“We believe in the same philosophy — the more you replicate what a goalkeeper sees off a striker’s foot (in training), the better it is for the goalkeeper,” Keller said. “For the longest time, goalkeeper training was doing six somersaults, jumping over things, flipping balls at you or hitting a volley at you. I get there’s a point for some of that stuff. But I want to see what I’m going to see match day — the movement of the ball off the foot of the person shooting.
“Tommy believed, from a long time ago, in the same concept. He is a great striker of the ball and has worked on it. You know that you’re going to get what you’re going to see.”
Dutra gets a little embarrassed by “best in MLS” talk.
“I hate it when they say that stuff,” he said, “because there are so many guys out there who are better than I am. I’ve been lucky to work with very good goalkeepers.”
Dutra is correct about Seattle’s talent. But where does a player’s talent end and a coach’s influence begin?
Keller arrived in Seattle in 2009 at 39 after a storied international career, and was adamant that his Sounders stint was not going to be some ceremonial victory lap. Dutra helped him achieve three outstanding seasons.
Michael Gspurning had the unenviable task of replacing Keller. While some fans never warmed up to him, he worked through injuries for two mostly successful seasons, including leading the 2012 MLS in goals-against average.
Frei arrived in 2014 after an injury-filled career with Toronto FC and has enjoyed a remarkable run. So Dutra’s assertion that he’s had top notch talent is correct. But his work with each player has been influential.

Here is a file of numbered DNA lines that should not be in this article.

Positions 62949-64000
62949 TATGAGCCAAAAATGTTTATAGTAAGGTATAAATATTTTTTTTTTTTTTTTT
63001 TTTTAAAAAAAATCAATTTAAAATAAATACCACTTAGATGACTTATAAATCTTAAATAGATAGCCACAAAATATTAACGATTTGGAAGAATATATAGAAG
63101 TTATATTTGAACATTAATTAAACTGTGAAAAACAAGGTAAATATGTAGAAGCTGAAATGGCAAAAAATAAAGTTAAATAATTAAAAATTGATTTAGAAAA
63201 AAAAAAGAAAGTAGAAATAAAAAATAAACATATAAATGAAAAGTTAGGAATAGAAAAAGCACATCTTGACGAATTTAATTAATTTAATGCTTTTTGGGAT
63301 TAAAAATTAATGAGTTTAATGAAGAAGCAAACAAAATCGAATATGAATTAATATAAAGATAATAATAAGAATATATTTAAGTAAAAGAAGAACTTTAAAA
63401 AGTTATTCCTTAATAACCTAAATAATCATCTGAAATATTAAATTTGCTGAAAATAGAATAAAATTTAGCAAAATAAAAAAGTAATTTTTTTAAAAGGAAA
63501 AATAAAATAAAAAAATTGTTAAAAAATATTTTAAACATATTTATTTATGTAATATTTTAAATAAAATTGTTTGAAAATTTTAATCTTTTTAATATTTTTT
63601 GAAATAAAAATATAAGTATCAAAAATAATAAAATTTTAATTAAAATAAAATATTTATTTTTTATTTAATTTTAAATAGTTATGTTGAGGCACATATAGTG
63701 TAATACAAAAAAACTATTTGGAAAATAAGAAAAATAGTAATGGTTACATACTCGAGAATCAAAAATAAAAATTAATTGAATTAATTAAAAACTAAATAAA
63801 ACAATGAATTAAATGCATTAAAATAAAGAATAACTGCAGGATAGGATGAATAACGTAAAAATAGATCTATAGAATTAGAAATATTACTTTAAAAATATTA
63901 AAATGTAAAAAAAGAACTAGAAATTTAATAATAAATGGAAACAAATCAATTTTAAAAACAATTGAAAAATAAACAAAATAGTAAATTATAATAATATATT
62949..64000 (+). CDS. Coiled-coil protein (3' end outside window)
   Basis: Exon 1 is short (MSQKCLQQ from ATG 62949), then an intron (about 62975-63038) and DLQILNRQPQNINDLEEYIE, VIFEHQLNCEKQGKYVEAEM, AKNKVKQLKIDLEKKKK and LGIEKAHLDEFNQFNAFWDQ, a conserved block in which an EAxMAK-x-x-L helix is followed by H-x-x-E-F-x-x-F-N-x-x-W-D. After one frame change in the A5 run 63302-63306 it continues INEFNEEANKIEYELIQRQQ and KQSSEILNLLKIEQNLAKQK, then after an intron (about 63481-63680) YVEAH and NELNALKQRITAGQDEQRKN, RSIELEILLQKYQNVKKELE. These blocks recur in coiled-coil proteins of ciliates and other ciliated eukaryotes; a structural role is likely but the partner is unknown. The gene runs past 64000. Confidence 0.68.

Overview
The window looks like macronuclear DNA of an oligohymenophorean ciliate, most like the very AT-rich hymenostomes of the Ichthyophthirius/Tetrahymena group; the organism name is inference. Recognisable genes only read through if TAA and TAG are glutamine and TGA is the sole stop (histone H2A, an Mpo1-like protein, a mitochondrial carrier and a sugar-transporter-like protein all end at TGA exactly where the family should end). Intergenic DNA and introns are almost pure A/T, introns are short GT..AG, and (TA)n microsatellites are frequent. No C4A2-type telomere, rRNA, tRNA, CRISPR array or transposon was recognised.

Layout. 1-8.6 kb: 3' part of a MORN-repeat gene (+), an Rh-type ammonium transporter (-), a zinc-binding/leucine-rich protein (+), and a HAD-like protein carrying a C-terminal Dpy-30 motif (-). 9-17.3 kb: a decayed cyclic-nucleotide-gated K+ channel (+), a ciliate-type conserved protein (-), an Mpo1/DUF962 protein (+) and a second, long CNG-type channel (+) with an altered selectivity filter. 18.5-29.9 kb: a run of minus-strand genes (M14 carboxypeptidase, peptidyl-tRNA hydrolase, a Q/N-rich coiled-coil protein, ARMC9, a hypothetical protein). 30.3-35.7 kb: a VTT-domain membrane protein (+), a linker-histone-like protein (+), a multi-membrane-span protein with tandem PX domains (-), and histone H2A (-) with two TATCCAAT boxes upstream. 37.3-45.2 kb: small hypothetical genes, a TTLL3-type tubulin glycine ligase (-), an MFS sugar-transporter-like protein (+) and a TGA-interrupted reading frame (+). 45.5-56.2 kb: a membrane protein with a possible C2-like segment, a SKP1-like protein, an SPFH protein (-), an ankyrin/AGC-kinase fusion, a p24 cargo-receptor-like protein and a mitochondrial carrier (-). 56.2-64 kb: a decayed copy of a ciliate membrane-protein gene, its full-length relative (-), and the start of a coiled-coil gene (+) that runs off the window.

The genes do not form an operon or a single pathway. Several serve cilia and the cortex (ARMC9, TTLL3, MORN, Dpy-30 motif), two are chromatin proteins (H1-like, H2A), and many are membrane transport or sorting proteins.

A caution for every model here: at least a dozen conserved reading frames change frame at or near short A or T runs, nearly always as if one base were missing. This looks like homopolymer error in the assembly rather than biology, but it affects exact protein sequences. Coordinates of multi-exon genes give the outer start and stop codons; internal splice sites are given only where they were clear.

Dedication to craft (“I love goalkeeping,” is a line you’ll hear from him regularly) is appreciated by Cleveland.
“He’s always trying to critique and fix every small thing, because it all adds up when you need to make a save,” he said. “Everything we do regarding technique and angles involves so much attention to detail. Every session, every single rep, is important. He tells us, ‘Focus on this ball because this might be the only ball you get in 90 minutes.’”
Dutra understands well the psychology of players who play a position where every viewer knows when a mistake is made.
“You’ve gotta keep the chatter out of your brain,” he said. “Staying out of your own head is the hardest thing for any goalkeeper. The best learn to deal with that. You can give them a little confidence, but they have to find most of that on their own.”
Dutra attempted to give Cleveland a little confidence last week. Leading up to the LAFC match he repeatedly told his young keeper, “You’re ready for this spot.” That wasn’t just hype. Dutra has developed confidence in Cleveland’s game, which he said benefited from forced time off.
“His first three months with us (in 2020) he didn’t look very good, and he’d tell you that,” Dutra said. “He was unsure of himself, and I was a little hard on him at times. Then the pandemic hit. During lockdown, he had time to look at the video of the games he played. When he came back, he was a totally different goalkeeper. He had improved immensely.”
Dutra also spends time on his own improvement. He regularly consults his widening network of former players (including Keller) for advice.
“I like picking their brains because I don’t have all the answers,” he said. “There are times, even when we win, where I think, ‘That was not a good training week. I’ve got to do better because what we did last week didn’t work.’ I’ve got to put them in the best position to play well every time.”
A job he does better than anyone else in MLS, according to the experts.
“Attention to detail,” Keller said. “Little things are massive. That’s the big reason why he’s so well thought of and why the Sounders have had the most consistent goalkeeping of any club in MLS.”